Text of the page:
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Tag: Galilee Episcopal Church Virginia Beach

Black Collar Crime: Youth Pastor Jeff Bondi Guilty of Sexually Assaulting Babysitter

jeff bondi

Jeff Bondi, a youth pastor for Galilee Episcopal Church in Virginia Beach, Virginia, was found guilty today of felony sexual penetration. Bondi had been previously accused of sex crimes for which he was not prosecuted.

The Virginian-Pilot reports:

In the end, it was the testimony of people who had been close friends or trusted colleagues of Jeffrey Bondi’s that led to the former youth minister’s conviction on a sexual assault charge.

There also were Bondi’s own words: played in the courtroom from two phone conversations recorded by police, one of which was between him and the victim.

On Thursday, Circuit Judge Thomas Padrick found the 48-year-old guilty of felony sexual penetration for assaulting the woman in October 2001. She was 18 and babysitting his children at the time.

Sentencing was set for Oct. 10. Bondi could get anywhere from five years to life. The judge, however, could choose to suspend prison time.

Of the seven witnesses called by prosecutors, three had been among his closest friends, all of whom he met while attending the University of Virginia in the late 1980s and early 1990s. Two were former colleagues at Galilee Church at the Oceanfront, where Bondi was working as a youth leader when the assault occurred.

A crucial prosecution witness was the victim: Margaret Anne “Mav” Viola. The Pilot typically does not identify sexual assault victims, but Viola agreed to have her name published.

Viola had been a member of Bondi’s youth groups and was a frequent babysitter for his kids. She’s 34 now and lives in Los Angeles, where she is a successful stand-up comedian.

“I’m in a bit of shock right now,” Viola said as she stood outside the courthouse with prosecutors. “I feel that justice was brought and the truth was brought forward, and I feel very proud of that.”

Bondi, who has Parkinson’s disease, shook from tremors as the judge explained his decision. One of his daughters could be heard sobbing in the courtroom. The judge agreed to allow him to remain under house arrest until his sentencing.

The day began with closing arguments in a courtroom packed with supporters from both sides.

Among the spectators was a longtime Child Protective Services worker. She investigated Bondi in 1997, when he was accused of fondling a 15-year-old girl on a bus returning from a Young Life youth ministry camp in North Carolina.

The investigator determined then that the allegations were credible and that the chance he would offend again was high, according to a CPS report of the incident. But no charges were brought because it was alleged to have occurred on a moving bus, and jurisdiction could not be established, the report said.

The girl, now in her mid-30s, was interviewed by prosecutors. She did not testify during the trial, but could be called during sentencing.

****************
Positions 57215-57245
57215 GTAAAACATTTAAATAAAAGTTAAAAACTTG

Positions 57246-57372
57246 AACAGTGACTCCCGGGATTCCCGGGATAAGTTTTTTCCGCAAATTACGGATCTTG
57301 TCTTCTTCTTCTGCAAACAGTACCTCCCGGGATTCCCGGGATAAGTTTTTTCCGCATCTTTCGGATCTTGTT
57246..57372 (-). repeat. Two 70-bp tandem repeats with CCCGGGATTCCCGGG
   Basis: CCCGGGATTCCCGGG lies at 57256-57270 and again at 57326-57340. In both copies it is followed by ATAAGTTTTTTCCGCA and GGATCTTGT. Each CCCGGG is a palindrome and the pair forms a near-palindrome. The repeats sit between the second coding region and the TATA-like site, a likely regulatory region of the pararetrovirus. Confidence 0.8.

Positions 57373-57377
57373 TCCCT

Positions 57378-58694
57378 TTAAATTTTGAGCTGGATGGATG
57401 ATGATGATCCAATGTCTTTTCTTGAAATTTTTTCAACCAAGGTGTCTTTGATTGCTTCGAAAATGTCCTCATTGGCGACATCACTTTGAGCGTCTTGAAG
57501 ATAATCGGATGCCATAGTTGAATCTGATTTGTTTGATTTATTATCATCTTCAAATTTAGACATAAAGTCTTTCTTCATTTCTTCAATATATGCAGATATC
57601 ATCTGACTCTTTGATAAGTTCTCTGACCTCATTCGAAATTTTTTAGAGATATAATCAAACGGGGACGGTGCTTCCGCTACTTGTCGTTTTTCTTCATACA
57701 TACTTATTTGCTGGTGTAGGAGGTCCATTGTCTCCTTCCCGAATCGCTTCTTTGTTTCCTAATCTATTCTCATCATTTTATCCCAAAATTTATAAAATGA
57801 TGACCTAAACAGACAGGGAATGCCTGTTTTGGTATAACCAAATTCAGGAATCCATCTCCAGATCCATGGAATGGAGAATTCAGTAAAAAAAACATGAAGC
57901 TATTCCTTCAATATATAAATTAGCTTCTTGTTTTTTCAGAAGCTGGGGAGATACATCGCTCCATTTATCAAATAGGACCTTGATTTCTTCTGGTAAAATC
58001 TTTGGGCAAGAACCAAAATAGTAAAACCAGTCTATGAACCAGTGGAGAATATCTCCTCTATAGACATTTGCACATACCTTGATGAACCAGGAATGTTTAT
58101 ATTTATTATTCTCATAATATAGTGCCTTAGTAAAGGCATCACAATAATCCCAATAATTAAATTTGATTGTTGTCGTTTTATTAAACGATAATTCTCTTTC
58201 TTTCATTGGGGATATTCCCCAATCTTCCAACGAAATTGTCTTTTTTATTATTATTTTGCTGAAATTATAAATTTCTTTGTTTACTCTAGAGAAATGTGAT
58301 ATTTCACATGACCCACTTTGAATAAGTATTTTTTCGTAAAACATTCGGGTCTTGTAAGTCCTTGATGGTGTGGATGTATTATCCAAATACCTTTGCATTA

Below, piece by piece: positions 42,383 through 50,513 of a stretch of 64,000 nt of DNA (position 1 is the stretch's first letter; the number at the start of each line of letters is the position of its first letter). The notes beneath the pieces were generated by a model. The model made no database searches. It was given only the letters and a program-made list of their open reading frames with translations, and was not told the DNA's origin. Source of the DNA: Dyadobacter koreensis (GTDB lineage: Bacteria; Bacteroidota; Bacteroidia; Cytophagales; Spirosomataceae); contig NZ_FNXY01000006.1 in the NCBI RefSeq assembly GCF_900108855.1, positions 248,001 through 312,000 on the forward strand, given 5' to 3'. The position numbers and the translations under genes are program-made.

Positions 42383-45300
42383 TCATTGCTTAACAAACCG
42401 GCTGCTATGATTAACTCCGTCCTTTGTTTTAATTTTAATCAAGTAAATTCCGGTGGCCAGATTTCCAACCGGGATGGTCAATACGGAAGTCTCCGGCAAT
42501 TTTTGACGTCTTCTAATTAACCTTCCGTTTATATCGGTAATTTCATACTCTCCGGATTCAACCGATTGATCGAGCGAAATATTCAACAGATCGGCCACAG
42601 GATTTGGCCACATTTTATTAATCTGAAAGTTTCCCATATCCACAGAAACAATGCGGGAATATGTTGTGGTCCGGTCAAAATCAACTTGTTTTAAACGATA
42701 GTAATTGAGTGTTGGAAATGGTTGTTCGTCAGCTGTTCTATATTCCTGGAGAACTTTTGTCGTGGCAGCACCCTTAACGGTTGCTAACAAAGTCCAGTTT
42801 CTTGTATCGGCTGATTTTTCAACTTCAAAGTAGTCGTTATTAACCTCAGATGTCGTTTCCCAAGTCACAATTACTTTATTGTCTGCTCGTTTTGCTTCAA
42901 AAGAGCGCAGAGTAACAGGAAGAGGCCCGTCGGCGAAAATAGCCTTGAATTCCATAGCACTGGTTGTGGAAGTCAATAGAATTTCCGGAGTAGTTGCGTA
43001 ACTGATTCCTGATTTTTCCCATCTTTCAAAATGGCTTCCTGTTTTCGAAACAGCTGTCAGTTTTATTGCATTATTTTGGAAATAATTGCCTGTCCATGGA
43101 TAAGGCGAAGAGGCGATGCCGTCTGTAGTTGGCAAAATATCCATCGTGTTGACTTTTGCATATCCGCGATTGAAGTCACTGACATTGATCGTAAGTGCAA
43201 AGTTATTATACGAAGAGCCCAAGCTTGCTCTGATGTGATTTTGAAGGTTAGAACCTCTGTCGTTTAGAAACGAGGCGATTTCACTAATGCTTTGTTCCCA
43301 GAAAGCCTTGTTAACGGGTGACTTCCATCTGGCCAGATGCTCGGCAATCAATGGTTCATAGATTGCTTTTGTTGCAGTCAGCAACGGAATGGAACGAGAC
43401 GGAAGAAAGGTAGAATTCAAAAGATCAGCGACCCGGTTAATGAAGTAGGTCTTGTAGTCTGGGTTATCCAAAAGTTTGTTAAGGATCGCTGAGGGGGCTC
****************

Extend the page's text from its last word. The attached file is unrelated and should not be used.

Viola testified that she had just begun her first semester at James Madison University when Bondi called and asked if she could come to Virginia Beach for the weekend to babysit his three young children. His wife, who was expecting their fourth child, was going out of town to attend a wedding.

Viola said the children were asleep and she was watching a movie when Bondi came home. He lay down by her, fondled her breasts and penetrated her with his fingers, she said.

The experience severely traumatized her and caused an eating disorder she had battled in high school to flare up again, she said. Her grades plummeted, and she dropped out in her second semester. She later returned and earned her degree.

Sara Olsen, a former co-worker of Bondi’s at Galilee Church, testified that Viola told her about the assault the next day. Leigh-Ellen Rodriguez, who had been a close friend of Bondi’s since they attended the University of Virginia together, testified that she saw Viola at a Halloween party the next night and could see that she was upset. When she asked why, Viola told her what happened.

Two other college friends testified about dinners they had with Bondi, in which they confronted him about the allegations.

In a phone call with Viola recorded by police, Bondi apologized to her, but said he did not remember the events that night the same way she did. But he didn’t deny that her memory of it might be the correct one.

The judge said the most compelling pieces of evidence for him were three pictures prosecutors submitted of Viola as a teen. She had long hair and looked like a “very young, smiling and innocent girl.”

“She was very naive, very trusting, a really sweet teenager. She did all the things parents want their children to do,” Padrick said. “She looked up to you as a pastor, and you sexually abused her.”

The judge also was highly critical of the adults involved in the case and leaders of the church at the time, whom he said should have reported the allegations to police.

“It’s just shocking that the church abandoned her,” he said.

Bruce Gerencser